Young scientists of Rand Park take on the world

Tyler Glasson, with Rand Park High School's principal Alan Wilke and fellow scientist Bryan Robinson. Photo: Supplied

Rand Park High School recently hosted its 2017 Science Expo in the school hall.

The youngsters in grades 9, 10 and 11 exhibited 42 projects. The projects were selected following an assessment of all the science projects presented by the schoolchildren in their respective grades, during the second term. The young scientists were required to present their projects to the adjudicators and visitors and to explain the details of their experiments and findings.

The winners of this year’s Science Expo were:

Senior category:

Channing du Plessis (Grade 10) – An investigation into plant photomorphogenesis and the indoor environments best suited to the germination, growth and development of plants.

Junior category:

First place:

Tyler Glasson and Bryan Robinson (Grade 9) – Investigation into a low-cost liquid body armour solution using non-Newtonian slurries.

Second place:

Dylan de Klerk and Dylan Coertzen (Grade 9) – The effects of various media and music genres on mental and physical performance.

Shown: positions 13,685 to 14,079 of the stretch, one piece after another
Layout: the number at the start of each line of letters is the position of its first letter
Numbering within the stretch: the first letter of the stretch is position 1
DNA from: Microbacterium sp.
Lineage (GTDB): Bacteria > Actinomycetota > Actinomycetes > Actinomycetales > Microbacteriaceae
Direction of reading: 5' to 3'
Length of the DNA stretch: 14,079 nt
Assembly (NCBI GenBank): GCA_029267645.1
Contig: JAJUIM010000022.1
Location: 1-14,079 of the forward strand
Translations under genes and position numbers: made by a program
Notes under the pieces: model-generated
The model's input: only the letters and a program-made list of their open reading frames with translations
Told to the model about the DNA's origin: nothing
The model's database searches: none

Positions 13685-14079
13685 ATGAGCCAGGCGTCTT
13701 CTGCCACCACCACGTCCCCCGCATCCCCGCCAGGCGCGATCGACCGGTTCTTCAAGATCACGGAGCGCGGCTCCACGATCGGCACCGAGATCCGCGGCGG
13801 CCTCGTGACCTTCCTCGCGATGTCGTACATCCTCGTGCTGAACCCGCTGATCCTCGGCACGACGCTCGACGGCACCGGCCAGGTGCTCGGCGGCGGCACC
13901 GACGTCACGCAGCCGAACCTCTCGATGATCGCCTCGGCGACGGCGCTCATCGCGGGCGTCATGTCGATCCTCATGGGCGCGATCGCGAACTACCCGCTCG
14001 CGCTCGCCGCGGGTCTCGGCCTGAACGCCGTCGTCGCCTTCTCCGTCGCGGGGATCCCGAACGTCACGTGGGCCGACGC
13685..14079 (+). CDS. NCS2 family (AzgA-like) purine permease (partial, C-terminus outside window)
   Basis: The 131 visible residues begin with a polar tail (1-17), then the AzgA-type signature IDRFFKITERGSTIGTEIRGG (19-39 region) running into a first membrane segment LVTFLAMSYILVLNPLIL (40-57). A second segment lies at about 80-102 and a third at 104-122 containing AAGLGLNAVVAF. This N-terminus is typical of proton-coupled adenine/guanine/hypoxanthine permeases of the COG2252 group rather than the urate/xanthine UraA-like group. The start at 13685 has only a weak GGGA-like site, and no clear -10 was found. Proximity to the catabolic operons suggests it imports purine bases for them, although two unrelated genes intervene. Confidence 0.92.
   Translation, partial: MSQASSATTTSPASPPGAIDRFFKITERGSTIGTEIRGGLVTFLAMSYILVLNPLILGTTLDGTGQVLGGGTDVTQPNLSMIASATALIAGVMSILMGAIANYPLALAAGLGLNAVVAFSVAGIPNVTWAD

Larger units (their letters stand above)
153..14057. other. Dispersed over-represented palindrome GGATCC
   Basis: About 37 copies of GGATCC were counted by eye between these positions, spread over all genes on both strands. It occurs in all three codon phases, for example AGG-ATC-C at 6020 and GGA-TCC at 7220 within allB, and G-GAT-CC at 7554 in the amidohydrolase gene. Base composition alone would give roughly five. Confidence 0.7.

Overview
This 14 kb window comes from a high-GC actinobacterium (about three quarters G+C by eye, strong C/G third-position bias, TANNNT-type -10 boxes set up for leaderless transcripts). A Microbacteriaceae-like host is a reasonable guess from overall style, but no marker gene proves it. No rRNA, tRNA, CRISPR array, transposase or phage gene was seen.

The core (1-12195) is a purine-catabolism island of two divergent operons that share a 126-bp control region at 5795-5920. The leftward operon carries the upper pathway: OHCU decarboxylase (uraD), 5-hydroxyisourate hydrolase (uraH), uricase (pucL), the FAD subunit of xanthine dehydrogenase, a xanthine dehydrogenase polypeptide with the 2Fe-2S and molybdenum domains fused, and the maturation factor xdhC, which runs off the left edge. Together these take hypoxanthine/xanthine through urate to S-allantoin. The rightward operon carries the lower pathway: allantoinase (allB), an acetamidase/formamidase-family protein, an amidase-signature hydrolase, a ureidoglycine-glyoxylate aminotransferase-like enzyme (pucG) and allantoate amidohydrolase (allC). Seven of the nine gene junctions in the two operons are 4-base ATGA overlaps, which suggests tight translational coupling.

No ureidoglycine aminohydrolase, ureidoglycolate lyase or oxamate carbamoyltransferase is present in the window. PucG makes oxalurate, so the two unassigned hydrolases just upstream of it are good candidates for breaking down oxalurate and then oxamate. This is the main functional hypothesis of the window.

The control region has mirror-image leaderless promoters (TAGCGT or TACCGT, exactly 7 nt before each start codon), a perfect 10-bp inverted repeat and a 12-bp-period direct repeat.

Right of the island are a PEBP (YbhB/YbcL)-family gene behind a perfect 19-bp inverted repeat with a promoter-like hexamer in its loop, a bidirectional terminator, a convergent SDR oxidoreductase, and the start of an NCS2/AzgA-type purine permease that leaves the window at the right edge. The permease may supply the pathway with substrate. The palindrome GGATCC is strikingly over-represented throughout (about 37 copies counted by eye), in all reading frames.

These youngsters, plus several others who presented noteworthy and innovative science projects, have been selected to represent Rand Park High at the Regional Science Expo to be held at Wits University on 29 July.

Noteworthy mentions:

Tanna Bailes, Tanner McMahon, Wesley Chetty, Khanyisile Ngobeni, Dylan Coertzen, Catherine Namponya, Dylan de Klerk, Bryan Robinson, Channing du Plessis, Jasun van Rooyen, Jordan Frankish, Rick Weimar, Tyler Glasson and Iman Khan.

Second place at science expo go to Dylan de Klerk and Dylan Coertzen. Photo: Supplied

Following the adjudication process, the parents and children enjoyed a presentation on the Bloodhound Supersonic Car Science project. The project is a unique engineering adventure that has focused on designing and building a supersonic car which has the capability to achieve a speed of approximately 1 600km/h and will cover a mile in 3.6 seconds. If this speed is achieved, it will break the world land-speed record.

Rand Park High School’s principal Alan Wilke with Channing du Plessis wo is the winner of the senior science category. Photo: Supplied

The record attempt will take place next year at the Hakskeenpan in the Kalahari Desert. According to information published by the Bloodhound Project, the overall aim of the project is to inspire the next generation of scientists, technologists, engineers and mathematicians.

Ashtyn Mackenzie

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